Last week, we did a blog story about the pros and cons of buying versus renting.
What made me think about this again was a conversation with a client who more or less suggested there is a stigma to renting, and that asking someone to rent for an extended period of time was like making them wear hair curlers to the grocery store or live in a double-wide.
Of course, that’s not at all how the client put it, but I think that’s a reasonable interpretation of what he really meant to say.
And in all fairness, I think he did put his finger on a deep-seated American cultural prejudice. It’s better to buy than rent, wealthier people don’t rent, and so forth.
Rethinking the American dream
And lo-and-behold, what did I just run across yesterday but a great article saying just that called “The Rentership Society.” Authored by Suzanne Wright, she argues that “the idea that owning your own home is the ultimate American dream is being turned inside out by a new way of thinking.”
Suzanne’s article could not be more on point. Here’s a quote:
“It used to be that the only folks who rented were low-income or bad-credit types with limited options. But not anymore. Since the housing bust in 2008, the renter population has swelled to 43 million households. … And surprise — that population includes successful professionals, families and retirees. … a combination of falling home prices, limited mortgage credit, continued liquidations and better rental options is fundamentally changing the way Americans live.”
Her observations could not be more timely.
If you are contemplating renting, whether temporarily or for a lengthier period of time, be sure to take a look at her thought-provoking article.
Suzanne makes several good points:
- Many renters are now renters by choice.
- Some of the neighborhoods and homes they are living in are nicer – and safer – than the ones they could buy in.
- Renting lets them try out different neighborhoods, cities and states, and gives them the flexibility to relocate without losing money.
- Renting lets you live without having lots of money tied up in a mortgage. That leaves people, says Wright, with the “freedom and flexibility to vacation frequently, relocate for a job, start a business or make other investment choices.”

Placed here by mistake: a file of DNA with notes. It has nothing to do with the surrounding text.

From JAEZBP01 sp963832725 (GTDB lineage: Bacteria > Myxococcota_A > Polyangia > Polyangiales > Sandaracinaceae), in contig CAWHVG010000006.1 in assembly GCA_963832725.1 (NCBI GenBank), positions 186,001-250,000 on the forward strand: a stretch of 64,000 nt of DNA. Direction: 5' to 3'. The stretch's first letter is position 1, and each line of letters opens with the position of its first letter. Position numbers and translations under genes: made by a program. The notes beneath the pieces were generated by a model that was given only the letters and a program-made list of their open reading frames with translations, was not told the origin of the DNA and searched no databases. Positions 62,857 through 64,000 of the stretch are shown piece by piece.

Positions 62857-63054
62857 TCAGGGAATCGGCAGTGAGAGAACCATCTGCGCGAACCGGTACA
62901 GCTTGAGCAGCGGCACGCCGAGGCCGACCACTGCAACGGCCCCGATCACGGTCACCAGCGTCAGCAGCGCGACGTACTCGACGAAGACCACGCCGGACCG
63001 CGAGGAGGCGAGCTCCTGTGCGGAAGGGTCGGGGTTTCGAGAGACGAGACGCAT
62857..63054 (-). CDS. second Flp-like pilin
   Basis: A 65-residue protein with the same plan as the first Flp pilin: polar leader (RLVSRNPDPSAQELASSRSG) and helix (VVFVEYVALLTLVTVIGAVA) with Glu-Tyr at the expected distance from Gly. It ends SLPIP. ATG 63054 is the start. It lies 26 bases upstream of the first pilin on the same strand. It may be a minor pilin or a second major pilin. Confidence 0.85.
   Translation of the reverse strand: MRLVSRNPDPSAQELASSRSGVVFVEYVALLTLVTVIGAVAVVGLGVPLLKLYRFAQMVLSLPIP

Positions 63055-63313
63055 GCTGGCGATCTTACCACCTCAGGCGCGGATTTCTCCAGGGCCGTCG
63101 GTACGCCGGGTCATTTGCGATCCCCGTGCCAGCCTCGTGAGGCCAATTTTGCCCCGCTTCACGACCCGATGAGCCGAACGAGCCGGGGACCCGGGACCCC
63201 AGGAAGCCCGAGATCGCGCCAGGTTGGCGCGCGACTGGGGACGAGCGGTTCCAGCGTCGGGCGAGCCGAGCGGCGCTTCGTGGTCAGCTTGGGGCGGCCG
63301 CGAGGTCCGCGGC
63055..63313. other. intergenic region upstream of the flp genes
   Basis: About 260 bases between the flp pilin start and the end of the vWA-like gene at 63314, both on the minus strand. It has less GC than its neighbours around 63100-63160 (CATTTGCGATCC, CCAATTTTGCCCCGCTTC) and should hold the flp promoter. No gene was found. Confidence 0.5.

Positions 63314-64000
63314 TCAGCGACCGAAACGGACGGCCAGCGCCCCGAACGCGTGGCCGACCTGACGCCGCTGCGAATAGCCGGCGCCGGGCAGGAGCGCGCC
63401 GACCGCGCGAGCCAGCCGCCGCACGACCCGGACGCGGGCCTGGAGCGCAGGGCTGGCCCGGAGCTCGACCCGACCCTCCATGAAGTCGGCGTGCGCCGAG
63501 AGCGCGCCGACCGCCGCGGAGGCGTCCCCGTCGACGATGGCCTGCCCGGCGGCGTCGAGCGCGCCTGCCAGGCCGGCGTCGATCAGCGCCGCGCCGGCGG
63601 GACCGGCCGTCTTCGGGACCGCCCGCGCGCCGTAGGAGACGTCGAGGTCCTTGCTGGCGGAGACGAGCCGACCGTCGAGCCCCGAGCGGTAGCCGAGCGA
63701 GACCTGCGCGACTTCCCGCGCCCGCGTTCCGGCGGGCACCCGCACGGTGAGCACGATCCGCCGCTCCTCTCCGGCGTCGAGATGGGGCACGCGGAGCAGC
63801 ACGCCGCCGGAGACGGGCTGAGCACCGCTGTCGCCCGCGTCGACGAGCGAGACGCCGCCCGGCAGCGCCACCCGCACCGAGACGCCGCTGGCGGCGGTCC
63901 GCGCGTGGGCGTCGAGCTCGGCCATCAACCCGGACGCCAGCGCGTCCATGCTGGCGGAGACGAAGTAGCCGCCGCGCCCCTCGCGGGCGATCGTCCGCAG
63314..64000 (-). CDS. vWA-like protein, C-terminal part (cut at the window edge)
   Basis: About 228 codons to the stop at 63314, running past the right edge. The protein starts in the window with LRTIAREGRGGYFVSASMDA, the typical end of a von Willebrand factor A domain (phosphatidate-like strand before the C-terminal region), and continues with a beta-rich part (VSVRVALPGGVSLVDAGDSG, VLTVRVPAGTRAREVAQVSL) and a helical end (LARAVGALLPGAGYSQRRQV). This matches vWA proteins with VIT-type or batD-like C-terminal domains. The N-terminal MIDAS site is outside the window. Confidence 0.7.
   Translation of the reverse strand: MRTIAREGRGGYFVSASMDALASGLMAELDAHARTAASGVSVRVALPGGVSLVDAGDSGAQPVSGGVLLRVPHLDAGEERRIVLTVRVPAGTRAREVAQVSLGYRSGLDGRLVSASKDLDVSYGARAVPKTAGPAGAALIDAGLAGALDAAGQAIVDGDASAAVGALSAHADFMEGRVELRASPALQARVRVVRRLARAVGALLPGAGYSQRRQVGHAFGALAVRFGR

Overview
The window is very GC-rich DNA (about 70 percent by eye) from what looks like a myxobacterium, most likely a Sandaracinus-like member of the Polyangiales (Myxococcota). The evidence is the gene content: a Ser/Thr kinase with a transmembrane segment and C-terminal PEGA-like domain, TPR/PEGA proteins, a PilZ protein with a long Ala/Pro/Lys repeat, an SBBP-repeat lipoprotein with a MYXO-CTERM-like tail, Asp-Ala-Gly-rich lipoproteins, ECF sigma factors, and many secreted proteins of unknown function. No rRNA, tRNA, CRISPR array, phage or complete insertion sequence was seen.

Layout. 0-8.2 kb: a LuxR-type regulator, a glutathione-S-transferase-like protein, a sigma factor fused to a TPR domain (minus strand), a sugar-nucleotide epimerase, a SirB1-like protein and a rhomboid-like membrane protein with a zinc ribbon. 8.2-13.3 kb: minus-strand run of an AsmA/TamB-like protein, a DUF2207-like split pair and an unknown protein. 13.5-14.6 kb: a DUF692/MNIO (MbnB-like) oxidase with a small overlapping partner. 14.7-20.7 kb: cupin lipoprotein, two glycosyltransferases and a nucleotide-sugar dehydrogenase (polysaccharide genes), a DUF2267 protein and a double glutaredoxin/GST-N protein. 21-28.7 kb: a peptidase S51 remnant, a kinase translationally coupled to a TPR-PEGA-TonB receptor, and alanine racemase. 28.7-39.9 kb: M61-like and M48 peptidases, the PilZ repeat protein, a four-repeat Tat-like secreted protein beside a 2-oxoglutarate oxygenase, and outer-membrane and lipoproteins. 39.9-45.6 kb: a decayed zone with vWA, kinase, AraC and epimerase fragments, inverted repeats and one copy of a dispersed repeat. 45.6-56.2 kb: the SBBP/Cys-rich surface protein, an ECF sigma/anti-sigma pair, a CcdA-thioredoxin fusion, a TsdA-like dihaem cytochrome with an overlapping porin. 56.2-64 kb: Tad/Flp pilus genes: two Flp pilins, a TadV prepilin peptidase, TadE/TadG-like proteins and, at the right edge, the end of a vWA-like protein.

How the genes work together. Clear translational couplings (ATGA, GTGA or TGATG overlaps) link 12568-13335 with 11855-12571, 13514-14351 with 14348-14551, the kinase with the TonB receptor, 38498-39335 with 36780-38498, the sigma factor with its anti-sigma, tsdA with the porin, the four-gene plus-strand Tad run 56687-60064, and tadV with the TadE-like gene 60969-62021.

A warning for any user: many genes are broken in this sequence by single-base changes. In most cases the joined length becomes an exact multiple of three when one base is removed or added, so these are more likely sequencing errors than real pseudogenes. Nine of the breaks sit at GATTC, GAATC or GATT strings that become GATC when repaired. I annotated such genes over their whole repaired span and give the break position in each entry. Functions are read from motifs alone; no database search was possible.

- For many consumers, rentals give them the benefits of “having a private residence without the obligations — landscaping, HOAs, (and) maintenance — of ownership.”
Owning versus renting – the exceptions
Renting is increasingly seen as a potentially smart financial choice for some consumers, like millennials (born roughly 1980 to 2000), who have too much college and other debt to successfully navigate ownership of the homes they want.
One millennial interviewed by Wright explained it like this:
“We are both working, but the big drivers for us are repaying student loans. It’s hard enough to split our money into traditional savings and retirement, and throw in saving for a house. It was a conscious decision of where to focus our money in a way that makes the most sense for us right now.”
Ken H. Johnson, a real estate expert at Florida International University interviewed by Wright, thinks most people – but not all – should own rather than rent.
But he singles out two exceptions. One exception is good savers who can create more wealth by putting their money into other (non-real estate) investments. The second exception is again millennials.
“Why millennials? Because millennials move a lot to maximize their income through better jobs, and they lose wealth through the transaction costs associated with home buying.”
The Takeaway: Buying a home may no longer be the American dream for every person, even those with the means to do so. As with all important decisions, prioritize your financial goals and focus your energy and resources on the ones that really matter.